David Warmflash | Genetic Literacy Project | May 29, 2018
How do we define 'organics'? From a legal perspective, the term can only be applied to foods that meet a laundry list of requirements set forth by the US Department of Agriculture or similar agencies around the world. But these rules leave no room for technological advances falling under the umbrella of New Breeding Techniques that could help us produce foods more sustainably.
Classic genetic engineering relies on transgenics in which genes from one organism is inserted into another.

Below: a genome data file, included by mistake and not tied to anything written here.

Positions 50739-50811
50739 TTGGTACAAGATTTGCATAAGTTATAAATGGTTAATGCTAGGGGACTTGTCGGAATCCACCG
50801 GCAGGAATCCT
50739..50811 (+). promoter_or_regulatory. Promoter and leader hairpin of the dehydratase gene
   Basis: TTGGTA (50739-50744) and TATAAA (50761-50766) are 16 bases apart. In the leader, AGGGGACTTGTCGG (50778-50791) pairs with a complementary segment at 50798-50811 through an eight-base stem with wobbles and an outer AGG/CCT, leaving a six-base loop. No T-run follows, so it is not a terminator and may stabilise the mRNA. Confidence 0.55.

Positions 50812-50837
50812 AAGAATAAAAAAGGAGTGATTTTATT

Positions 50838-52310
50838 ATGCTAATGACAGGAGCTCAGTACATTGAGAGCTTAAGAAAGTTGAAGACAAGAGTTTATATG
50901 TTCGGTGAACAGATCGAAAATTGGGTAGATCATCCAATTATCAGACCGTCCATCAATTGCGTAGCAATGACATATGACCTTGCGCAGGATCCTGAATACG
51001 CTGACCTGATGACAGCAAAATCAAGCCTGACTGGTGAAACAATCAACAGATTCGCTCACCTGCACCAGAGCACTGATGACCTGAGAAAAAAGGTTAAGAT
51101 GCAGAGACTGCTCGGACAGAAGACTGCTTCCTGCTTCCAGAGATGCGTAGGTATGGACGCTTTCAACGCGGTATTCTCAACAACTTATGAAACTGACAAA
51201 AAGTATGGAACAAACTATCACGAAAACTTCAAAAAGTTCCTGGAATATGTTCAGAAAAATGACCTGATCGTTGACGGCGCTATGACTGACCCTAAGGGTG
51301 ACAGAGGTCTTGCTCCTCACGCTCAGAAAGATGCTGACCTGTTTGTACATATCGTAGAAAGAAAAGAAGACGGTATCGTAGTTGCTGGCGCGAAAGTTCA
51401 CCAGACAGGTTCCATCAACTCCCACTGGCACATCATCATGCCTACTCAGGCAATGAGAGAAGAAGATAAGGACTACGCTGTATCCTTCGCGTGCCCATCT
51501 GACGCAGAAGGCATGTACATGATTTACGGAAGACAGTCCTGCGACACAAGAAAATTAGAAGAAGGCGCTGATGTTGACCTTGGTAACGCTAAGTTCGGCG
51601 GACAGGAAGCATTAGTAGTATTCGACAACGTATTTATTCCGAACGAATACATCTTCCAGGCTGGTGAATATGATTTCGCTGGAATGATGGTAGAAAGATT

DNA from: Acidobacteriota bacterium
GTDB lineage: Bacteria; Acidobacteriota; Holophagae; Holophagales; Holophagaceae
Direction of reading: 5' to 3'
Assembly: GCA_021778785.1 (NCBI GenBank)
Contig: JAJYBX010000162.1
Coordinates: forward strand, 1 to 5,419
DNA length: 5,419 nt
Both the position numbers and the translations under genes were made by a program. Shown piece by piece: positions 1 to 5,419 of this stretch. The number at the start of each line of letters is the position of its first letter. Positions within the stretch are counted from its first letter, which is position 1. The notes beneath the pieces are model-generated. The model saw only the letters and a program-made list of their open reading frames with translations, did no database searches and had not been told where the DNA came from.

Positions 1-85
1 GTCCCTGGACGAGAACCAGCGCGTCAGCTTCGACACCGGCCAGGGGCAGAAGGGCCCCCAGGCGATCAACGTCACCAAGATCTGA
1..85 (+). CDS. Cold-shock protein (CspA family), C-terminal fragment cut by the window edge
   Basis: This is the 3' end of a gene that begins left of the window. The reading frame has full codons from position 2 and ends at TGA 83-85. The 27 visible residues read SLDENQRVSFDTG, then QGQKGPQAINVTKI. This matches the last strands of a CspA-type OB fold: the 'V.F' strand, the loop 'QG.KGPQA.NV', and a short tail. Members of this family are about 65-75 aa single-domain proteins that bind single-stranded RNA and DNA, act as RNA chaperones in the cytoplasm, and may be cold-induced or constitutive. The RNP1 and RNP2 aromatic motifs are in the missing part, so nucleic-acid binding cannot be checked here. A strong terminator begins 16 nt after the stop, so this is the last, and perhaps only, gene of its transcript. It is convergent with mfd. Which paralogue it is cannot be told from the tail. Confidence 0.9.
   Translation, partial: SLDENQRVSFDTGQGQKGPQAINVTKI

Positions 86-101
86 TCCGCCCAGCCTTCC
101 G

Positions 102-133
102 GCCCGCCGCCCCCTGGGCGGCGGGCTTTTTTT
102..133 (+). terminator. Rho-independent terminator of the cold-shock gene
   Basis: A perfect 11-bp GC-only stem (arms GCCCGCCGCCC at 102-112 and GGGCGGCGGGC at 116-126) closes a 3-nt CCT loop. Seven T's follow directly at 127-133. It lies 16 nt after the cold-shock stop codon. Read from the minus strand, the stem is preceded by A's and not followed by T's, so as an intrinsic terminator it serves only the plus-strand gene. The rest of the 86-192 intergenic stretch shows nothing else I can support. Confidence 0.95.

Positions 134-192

An example: insect resistant soybeans and corn were engineered to contain Bacillus thuringiensis, commonly known as Bt, a bacterium that occurs naturally in the soil. For years, bacteriologists have known that some strains of Bt produce proteins kill certain insects with alkaline digestive tracts when they try to digest the bacterium. Organic farmers have used Bt in spray form since early in the 20th century. Although anti-GMO activists embrace the use of Bt spray, they have vigorously opposed Bt engineered crops on the grounds that they were created using "foreign" genes––even though there is no scientific evidence that GMO Bt crops are harmful in any way, and in fact are more sustainable than organic crops that use the spray form...........To Read More....